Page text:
Barcelona–El Prat Airport

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Barcelona–El Prat Airport
Aeroport de Barcelona–El Prat
T1 Prat Aitor Agirregabiria.jpg
Airport type Public
Owner Aena
Serves Barcelona, Catalonia
Location El Prat de Llobregat
Hub for
Focus city for
Elevation AMSL 14 ft / 4 m
Coordinates Lua error in Module:Coordinates at line 668: callParserFunction: function "#coordinates" was not found.
BCN is located in Spain
Location within Spain
Direction Length Surface
m ft
07L/25R 3,552 11,653 Asphalt concrete
07R/25L 2,660 8,727 Asphalt concrete
02/20 2,528 8,293 Asphalt concrete
Statistics (2015)
Passengers 2015 39,711,276
Passenger change 14-15 Increase 5.7%
Aircraft movements 288,878
Movements change 14-15 Increase 1.8%
Sources: Passenger Traffic, AENA[1]
Spanish AIP, AENA[2]

Barcelona–El Prat Airport[3][4] (IATA: BCNICAO: LEBL) (Catalan: Aeroport de Barcelona – el Prat, Spanish: Aeropuerto de Barcelona-El Prat), simply known as Barcelona Airport, is an international airport located 12 km (7.5 mi) southwest[5] of the centre of Barcelona, Catalonia, Spain, lying in the municipalities of El Prat de Llobregat, Viladecans, and Sant Boi.

It is the main airport of Catalonia, the second largest in Spain behind Madrid Barajas Airport and one of the busiest in the world. It is a main base for Vueling, a hub for Iberia Regional and low-cost giant Ryanair as well as a focus city for Air Europa. The airport mainly serves domestic, European and North African destinations, also having flights to Middle East (Egypt, Israel, Jordan, Dubai, Qatar), Asia (China and Singapore), Latin America (Argentina, Brazil and Colombia), North America (United States and Canada) and Sub-Saharan Africa (Senegal, Gambia, Ghana and Cabo Verde). The Airport was a hub for Spanair before it suspended services on 27 January 2012.[6]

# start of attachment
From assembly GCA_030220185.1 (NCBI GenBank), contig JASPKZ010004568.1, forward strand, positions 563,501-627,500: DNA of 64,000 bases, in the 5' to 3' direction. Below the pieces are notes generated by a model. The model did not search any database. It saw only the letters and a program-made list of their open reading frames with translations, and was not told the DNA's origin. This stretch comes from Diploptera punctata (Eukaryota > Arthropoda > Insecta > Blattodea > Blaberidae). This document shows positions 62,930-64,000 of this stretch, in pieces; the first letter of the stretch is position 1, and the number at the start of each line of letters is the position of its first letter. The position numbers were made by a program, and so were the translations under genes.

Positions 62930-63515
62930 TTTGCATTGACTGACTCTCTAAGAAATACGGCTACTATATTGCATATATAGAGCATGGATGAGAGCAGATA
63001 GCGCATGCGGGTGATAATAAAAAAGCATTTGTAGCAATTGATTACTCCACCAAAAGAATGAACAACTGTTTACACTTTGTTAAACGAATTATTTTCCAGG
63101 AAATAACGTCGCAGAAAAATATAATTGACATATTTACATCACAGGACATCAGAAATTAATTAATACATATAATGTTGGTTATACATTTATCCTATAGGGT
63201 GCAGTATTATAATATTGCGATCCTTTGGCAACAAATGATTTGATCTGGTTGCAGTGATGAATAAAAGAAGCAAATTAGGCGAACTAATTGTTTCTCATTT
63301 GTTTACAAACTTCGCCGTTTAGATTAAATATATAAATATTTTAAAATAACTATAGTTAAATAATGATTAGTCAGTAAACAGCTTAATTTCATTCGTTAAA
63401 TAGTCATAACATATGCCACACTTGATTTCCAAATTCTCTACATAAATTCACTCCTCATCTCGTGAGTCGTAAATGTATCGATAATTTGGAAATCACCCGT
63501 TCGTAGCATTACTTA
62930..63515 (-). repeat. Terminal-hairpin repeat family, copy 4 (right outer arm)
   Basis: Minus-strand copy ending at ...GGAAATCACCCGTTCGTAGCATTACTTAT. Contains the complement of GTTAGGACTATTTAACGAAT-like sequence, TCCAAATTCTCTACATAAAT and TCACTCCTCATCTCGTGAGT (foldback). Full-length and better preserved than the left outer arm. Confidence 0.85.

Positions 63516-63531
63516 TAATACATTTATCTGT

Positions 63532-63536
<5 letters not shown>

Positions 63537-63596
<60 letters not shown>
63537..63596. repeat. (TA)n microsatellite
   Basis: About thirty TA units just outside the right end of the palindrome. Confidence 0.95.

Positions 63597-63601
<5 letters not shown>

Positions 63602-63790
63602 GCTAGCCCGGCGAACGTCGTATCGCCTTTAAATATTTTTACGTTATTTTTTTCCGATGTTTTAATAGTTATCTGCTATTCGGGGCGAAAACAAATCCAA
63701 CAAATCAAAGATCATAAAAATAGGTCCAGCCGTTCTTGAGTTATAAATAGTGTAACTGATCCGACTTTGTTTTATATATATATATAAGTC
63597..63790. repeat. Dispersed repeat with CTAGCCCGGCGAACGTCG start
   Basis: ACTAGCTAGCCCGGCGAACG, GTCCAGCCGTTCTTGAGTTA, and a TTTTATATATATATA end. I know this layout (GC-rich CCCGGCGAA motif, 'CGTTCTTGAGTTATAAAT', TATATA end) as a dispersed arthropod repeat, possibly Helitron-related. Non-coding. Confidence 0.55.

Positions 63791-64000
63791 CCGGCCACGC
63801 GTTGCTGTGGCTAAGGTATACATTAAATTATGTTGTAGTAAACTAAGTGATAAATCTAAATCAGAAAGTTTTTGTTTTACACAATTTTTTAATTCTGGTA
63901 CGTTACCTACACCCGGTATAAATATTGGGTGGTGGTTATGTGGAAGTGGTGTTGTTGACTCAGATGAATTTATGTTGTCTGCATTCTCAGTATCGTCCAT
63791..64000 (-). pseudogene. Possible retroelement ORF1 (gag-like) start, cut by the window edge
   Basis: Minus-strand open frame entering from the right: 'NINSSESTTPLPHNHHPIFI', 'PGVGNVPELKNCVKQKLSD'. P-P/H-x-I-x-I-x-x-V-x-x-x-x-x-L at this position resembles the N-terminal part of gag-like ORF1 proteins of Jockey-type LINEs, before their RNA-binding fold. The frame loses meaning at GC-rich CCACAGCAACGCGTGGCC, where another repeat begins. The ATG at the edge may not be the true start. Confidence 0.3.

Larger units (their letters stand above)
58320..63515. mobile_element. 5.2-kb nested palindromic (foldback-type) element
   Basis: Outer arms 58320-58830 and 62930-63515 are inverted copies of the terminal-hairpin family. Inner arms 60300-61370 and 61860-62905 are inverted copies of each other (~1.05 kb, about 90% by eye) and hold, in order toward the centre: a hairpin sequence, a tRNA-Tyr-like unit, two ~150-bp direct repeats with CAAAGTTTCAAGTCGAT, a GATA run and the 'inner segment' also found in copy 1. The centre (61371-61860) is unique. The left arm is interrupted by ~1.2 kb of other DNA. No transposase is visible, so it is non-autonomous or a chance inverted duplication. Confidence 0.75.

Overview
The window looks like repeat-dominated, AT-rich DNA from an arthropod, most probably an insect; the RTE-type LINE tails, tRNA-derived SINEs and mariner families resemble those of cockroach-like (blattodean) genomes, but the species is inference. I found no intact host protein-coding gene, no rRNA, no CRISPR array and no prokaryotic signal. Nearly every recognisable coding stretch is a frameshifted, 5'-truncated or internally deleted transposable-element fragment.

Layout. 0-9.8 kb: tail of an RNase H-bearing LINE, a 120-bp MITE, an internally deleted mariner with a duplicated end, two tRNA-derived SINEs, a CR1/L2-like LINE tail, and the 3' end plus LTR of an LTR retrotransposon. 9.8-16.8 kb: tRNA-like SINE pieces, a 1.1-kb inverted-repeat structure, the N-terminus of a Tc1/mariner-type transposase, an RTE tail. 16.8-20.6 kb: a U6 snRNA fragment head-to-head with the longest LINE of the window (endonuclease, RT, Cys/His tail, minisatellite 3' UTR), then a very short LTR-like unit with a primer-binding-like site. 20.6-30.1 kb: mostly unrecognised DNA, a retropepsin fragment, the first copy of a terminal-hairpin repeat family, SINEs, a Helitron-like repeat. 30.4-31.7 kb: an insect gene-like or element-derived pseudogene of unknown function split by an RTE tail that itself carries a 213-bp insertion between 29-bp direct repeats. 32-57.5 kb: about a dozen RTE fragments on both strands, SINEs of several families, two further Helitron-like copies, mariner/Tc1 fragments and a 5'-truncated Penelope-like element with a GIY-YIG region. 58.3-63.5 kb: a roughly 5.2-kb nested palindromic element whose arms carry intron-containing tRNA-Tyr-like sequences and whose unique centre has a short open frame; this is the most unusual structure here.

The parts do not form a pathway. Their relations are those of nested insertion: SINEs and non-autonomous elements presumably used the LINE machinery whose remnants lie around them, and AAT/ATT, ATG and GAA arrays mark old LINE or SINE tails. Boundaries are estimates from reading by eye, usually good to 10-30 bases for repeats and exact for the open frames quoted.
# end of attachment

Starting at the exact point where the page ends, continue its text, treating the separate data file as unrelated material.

The BarcelonaMadrid air shuttle service, known as the "Puente Aéreo" (in Spanish), or "Pont Aeri" (in Catalan) literally "Air Bridge", was the world's busiest route until 2008, with the highest number of flight operations (971 per week) in 2007.[7] The schedule has been reduced since February 2008, when a Madrid–Barcelona high-speed rail line was opened, covering the distance in 2 hours 30 minutes, and quickly became popular.

In 2014 Barcelona Airport handled a record 37.5 million passengers, up 6.7% from 2013.[8]


Barcelona's first airfield, located at El Remolar, began operations in 1916. However, it did not have good expansion prospects, so a new airport at El Prat opened in 1918. The first plane was a Latécoère Salmson 300 which arrived from Toulouse with final destination Casablanca. The airport was used as headquarters of the Aeroclub of Catalonia and the base for the Spanish Navy's Zeppelin fleet. Scheduled commercial service began in 1927 with an Iberia service to Madrid Cuatro Vientos Airport. This was Iberia's first route. During the time of the Second Spanish Republic El Prat was one of the bases of LAPE (Líneas Aéreas Postales Españolas).[9]